They may be in your area, but not in others. Many CoE schools are voluntary aided (VA) rather than voluntary controlled (VC).

3asAbird Fri 02-May-14 21:17:58

all the coe primaries are la controlled all the va rc primaries have strct criteria for admissions ie kids living within parish baptised, baptised kids outside the parish, child with 1 baptised catholic parent.

yes at seniors criteria is batism+church attendance and catchment as 2 rc seniors and 1 coe.

Sure a lot will want faith school as they religious but proportion dont want that school o those grounds they want it as its academically good.
Church attendance is falling in uk so see so many oversubscribed faith schools is odd.

catchment no fairer either as will be certain schools i specific areas which be overwhelming afluent or deprived.

so still wondering apart from faith why pick that school

and why on whole faith schools seen to be doing better than community la schools or academys.

icecreamsoup Fri 02-May-14 20:54:59

Just adding to my previous post. Many VA Schools are now converting to academy status, which means they no longer have to even pay 10% of the capital costs - their ongoing costs are fully funded by the state.

In the Richmond example,the school was only created as a VA school, rather than an academy, in order to bypass the 50% admissions rules. It's now converting to academy status and will be allowed to keep its VA admissions policy when it does so.

Whydidnoonetellme Fri 02-May-14 20:54:05

There is no baptism requirement. First is looked after children, next medical needs, siblings, then attending immediately related churches, then living locally within area boundaries but attending any church any location with same sign off by the churches' vicar based on honesty over 2 years. Then distance. No limit on church numbers either.

I'm pretty sure no one in the mums family attends on their behalf, she said as much. She actually criticised people who falsely pretend to believe to get a place. She is a believer without doubt but doesn't feel she should have to prove it by going to church at set times. She felt this was hysterical Englishness! Perhaps she has convinced the admissions team of this too who knows.

If I don't appeal I will always wonder. I will accept their decision gracefully smile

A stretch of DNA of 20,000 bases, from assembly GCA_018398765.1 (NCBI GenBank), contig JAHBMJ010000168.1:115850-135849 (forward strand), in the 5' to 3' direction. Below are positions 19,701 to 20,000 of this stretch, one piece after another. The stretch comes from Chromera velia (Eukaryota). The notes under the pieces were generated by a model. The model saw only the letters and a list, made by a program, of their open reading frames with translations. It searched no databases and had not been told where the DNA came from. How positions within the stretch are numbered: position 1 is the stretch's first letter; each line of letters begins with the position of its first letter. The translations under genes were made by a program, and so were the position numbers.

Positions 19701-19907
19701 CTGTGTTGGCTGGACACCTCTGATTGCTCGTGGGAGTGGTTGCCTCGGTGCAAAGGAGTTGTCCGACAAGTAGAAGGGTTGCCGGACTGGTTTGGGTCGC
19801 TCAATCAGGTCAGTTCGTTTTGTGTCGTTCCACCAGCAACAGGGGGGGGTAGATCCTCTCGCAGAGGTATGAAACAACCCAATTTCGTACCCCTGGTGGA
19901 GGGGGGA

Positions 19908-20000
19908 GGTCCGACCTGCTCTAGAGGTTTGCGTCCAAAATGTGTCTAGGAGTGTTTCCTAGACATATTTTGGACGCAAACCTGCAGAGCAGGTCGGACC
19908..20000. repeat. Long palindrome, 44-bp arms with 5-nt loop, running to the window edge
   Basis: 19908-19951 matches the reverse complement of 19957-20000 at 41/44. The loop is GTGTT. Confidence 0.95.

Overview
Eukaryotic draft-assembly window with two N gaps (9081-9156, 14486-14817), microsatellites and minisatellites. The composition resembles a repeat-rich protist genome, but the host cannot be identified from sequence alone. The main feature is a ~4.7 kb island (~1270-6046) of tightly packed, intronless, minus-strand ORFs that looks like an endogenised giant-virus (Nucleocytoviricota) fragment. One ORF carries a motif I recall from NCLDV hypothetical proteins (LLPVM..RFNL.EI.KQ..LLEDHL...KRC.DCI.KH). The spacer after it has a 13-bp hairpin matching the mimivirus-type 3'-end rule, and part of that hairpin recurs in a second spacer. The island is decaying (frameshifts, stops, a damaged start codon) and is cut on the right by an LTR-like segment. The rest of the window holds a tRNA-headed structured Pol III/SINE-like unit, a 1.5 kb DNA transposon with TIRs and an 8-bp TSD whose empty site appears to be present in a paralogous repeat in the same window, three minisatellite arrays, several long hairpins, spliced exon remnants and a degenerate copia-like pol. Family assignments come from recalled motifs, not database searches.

Barbeasty Fri 02-May-14 20:46:06

3asAbird your LA might have only LA controlled Come schools, although that certainly isn't true at secondary if I have your location right, but plenty of CofE schools have religious criteria.

Lots of people choose religious schools because they are religious.

If a Catholic school doesn't teach evolution then you should complain. The Catholic Church preaches evolution so if a school doesn't it isn't teaching to the Catholic faith!

OP it might also be worth contacting the diocese. They could provide a second prong of pushing, especially if cheating means that "proper" followers of the faith are missing out.

icecreamsoup Fri 02-May-14 20:45:18

prh47bridge said: "provided you are willing to pay the taxes needed to buy the land and buildings of all the church schools, and replace those funds currently provided by the church that [churches stopped from being a factor in who does or doesn't get places in schools paid for by tax payers money] is a perfectly respectable position."

The land ownership argument is compelling for legacy church schools, but not for new ones. New Faith Academies created under the Free School programme, and even new VA schools (such as the ones recently established in Richmond), are being given land/buildings owned by the state.

In general, funds provided by the church for VA schools are very minimal these days (10% of capital costs), and in any case tend to be covered by parental contributions.

icecreamsoup Fri 02-May-14 20:15:07

It will have big implications for schools/churches if people start appealing in situations like this, and winning. The church attached to my local CE school has an attendance register, but it has a vested interest because it is prioritised in the admissions criteria. I can't imagine other local churches, that don't have schools attached, wanting the hassle of a register. In fact I know of at least one local vicar who has deliberately signed people's forms, knowing that they haven't fulfilled the criteria, because he resents the fact that members of his congregation have been "poached" by the church attached to the school.